Looking for a job? Use social media.

Hiring managers increasingly use tools like LinkedIn and Facebook to recruit candidates.

More hiring managers are using social media websites like Facebook and LinkedIn to connect with potential job candidates, but not as many are taking full advantage of the tools as you may think.

According to a new survey of 1,500 HR leaders and hiring managers in six countries by Dimensional Research and SuccessFactors, social media and mobile devices are being used by 39 percent of those surveyed to communicate with job candidates. LinkedIn and Facebook were the most popular social media tools, each used by 17 percent of those respondents, followed by texting (12 percent), Skype (10 percent) and Twitter (10 percent).

Social media and mobile devices are being used more heavily by HR leaders and hiring managers to actually identify potential job candidates, however. Fifty-one percent of respondents said they have used such tools and devices to identify job candidates, with resume search sites (24 percent), LinkedIn (24 percent), Facebook (23 percent) and Twitter (12 percent) being the most popular tools, the survey found.

“The hiring process is no longer just about the face-to-face or phone interview. In some industries and regions, leveraging mobile, social media and online tools is a regular part of the recruiting process,” said Dr. Karie Willyerd, chief learning officer of SuccessFactors. “Companies that don’t embrace these tools risk being left behind and losing strong candidates, especially when trying to grab the attention of the Millennial generation.”

Among employees who are hired, 82 percent ask for additional perks and benefits, including tech devices. For example, 17 percent of employees had requested smartphones and tablets for personal use, while other popular perks requested were free drinks (18 percent) and time off to volunteer (16 percent).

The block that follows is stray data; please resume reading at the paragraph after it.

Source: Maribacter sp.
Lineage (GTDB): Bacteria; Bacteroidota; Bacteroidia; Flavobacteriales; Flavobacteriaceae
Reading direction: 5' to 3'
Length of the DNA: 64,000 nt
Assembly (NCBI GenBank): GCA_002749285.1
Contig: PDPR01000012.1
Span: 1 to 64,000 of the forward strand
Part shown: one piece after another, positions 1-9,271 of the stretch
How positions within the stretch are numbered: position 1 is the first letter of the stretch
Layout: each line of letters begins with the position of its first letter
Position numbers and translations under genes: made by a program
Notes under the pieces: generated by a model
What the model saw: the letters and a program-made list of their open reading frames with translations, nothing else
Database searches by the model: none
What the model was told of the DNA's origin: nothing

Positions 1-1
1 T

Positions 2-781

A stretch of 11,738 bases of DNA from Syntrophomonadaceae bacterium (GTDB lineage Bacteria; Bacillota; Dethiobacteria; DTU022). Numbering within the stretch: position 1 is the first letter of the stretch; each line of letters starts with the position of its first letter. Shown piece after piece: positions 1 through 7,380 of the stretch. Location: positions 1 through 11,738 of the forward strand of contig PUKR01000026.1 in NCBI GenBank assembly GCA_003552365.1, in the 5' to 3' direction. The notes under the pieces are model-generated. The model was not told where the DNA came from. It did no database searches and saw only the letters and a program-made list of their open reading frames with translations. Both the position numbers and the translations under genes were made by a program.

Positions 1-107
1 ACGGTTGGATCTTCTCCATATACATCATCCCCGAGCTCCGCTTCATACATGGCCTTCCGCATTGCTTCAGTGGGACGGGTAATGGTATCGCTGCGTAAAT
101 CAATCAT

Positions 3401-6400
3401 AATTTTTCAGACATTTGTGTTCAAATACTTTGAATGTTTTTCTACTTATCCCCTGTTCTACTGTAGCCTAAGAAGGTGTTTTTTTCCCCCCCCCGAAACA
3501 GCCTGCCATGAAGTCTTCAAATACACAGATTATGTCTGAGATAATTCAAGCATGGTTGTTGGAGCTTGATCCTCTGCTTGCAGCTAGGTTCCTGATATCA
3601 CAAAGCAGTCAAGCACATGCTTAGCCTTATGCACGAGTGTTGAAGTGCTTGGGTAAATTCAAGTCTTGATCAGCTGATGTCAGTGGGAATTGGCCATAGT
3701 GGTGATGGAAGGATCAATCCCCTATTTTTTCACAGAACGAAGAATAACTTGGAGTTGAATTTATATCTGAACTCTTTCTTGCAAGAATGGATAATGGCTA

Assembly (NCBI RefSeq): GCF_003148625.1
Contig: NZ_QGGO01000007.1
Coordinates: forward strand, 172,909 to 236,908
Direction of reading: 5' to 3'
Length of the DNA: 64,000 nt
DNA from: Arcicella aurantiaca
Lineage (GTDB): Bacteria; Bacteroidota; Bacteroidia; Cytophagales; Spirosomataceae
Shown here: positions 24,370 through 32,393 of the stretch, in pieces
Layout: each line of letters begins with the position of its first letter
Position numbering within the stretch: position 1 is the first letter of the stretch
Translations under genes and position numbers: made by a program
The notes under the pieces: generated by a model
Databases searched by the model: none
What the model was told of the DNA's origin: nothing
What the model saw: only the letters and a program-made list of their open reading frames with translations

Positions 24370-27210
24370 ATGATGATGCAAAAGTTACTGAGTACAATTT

Meanwhile, the study identified several differences among the three generations in the workplace. For example, Millennial job candidates (those age 33 and younger) were most likely to request job training (40 percent), job perks (33 percent) and flexible work hours (23 percent), while Millennial employees were most likely to request mentoring opportunities (42 percent), training (35 percent) and non-scheduled bonuses (28 percent).

Generation X job candidates, however, were most likely to ask for higher pay (36 percent), hiring bonuses (29 percent) and higher jobtitles (24 percent), while Gen X employees were more likely to request promotions (44 percent), flexible work locations (39 percent) and non-scheduled bonuses (38 percent). Baby Boomers’ requests reflected their stage in nearing retirement, with the most popular benefits requested being more vacation time (12 percent), hiring bonuses (7 percent) and flexible work hours (7 percent) by job candidates. Boomer employees were most interested in reduced work hours (14 percent), extended leaves of absence (14 percent) and flexible work locations (7 percent).